It's been an interesting year for security and users. It all kicked off at the beginning of the year with Facebook and Cambridge Analytica causing people suddenly to think more seriously about their data and what they share on social media. In fact, the threat against personal data has been an important theme for the year. We've seen breaches at companies such as Marriott (in December) and British Airways (September) and Under Armour (March). What's interesting about these is that the criminals seem to be targeting all levels of the stack, from the enterprise backend to the web app to the mobile app on people's phones.
And once data is leaked, it will be put to use. There's been an enormous rise in extortion attempts based on account data allegedly used on "adult sites" and hijacked webcam footage. This brings us inexorably to cryptocurrencies. Besides being the payment method of choice for criminals, cryptocurrency has also suffered this year, with a $13.5 million wallet compromise at Bancor in July. Bitcoin has seen huge peaks and troughs as confidence in the currency has oscillated.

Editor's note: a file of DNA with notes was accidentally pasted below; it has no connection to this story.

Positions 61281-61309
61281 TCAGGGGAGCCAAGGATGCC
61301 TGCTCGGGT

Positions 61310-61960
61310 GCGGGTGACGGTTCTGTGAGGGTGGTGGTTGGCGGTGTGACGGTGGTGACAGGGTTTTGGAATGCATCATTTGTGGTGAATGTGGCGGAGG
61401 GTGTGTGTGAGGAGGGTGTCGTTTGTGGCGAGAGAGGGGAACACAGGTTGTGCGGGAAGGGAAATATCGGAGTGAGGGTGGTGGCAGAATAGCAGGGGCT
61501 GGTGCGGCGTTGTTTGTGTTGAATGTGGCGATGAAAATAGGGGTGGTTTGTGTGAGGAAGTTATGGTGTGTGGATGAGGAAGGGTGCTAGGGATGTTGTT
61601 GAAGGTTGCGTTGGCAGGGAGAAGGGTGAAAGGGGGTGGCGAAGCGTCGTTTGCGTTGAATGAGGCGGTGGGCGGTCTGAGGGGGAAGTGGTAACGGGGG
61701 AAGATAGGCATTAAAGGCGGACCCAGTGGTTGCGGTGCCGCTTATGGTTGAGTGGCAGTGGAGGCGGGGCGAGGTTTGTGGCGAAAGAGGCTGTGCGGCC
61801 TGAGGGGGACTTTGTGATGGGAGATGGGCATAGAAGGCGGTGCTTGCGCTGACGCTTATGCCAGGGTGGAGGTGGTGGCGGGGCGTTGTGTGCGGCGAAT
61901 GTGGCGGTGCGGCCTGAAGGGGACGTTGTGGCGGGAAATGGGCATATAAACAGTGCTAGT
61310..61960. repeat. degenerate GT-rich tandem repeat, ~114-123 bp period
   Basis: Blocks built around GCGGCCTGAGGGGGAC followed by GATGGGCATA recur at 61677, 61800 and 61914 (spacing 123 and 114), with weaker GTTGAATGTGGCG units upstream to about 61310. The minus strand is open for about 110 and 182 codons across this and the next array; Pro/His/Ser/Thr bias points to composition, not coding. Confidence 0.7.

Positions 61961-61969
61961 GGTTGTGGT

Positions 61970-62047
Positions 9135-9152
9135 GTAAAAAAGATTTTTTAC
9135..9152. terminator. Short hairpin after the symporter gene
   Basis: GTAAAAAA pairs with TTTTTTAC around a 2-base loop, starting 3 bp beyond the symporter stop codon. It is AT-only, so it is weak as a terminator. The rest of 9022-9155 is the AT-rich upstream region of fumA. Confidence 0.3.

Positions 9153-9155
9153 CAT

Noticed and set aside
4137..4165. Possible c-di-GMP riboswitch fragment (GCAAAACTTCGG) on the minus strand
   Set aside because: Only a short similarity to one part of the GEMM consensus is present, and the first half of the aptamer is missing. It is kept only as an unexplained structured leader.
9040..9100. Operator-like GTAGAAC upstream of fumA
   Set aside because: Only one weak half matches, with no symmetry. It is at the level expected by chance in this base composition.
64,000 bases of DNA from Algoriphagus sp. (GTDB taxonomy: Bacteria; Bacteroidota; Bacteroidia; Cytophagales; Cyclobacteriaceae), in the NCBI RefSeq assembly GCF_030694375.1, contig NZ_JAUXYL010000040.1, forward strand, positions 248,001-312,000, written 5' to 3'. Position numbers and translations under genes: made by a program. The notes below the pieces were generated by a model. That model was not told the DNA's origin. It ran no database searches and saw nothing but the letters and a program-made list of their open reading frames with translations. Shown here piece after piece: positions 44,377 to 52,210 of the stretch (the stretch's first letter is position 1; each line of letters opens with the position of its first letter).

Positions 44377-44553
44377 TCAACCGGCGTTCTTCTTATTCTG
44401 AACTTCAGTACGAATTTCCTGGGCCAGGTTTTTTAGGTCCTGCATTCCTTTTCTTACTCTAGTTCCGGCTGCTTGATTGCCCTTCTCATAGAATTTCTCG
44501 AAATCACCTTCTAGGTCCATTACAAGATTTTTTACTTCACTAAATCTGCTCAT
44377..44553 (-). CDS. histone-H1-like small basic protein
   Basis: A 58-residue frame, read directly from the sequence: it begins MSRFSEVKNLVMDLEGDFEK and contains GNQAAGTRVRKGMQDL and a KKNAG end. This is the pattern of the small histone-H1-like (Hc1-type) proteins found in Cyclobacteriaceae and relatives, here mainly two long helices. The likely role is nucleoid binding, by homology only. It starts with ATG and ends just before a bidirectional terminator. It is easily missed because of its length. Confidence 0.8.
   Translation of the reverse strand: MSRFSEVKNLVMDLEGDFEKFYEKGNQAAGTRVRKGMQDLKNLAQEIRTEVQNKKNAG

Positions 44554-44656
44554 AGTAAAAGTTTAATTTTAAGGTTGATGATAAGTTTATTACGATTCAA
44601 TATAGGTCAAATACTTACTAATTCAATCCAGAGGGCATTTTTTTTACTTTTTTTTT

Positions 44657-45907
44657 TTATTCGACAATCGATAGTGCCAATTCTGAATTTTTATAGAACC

Another story that won't go away is hardware. Bloomberg Businessweek published a much-disputed story suggesting that a Chinese military agency convinced or forced Supermicro to insert tiny chips on motherboards for companies such as Apple and Amazon. Whether the story is true or not, it has opened people's minds to the realisation that we have less control over the supply chain than we thought we did. Alongside that was another realisation: chip-related security issues such as Meltdown and Spectre, which were revealed at the very beginning of January, are likely to be joined by a never-ending set of similar or related vulnerabilities that the average user has little capability to mitigate.
With all that said, we've had numerous articles on Opensource.com to help you secure your passwords, containers, and more.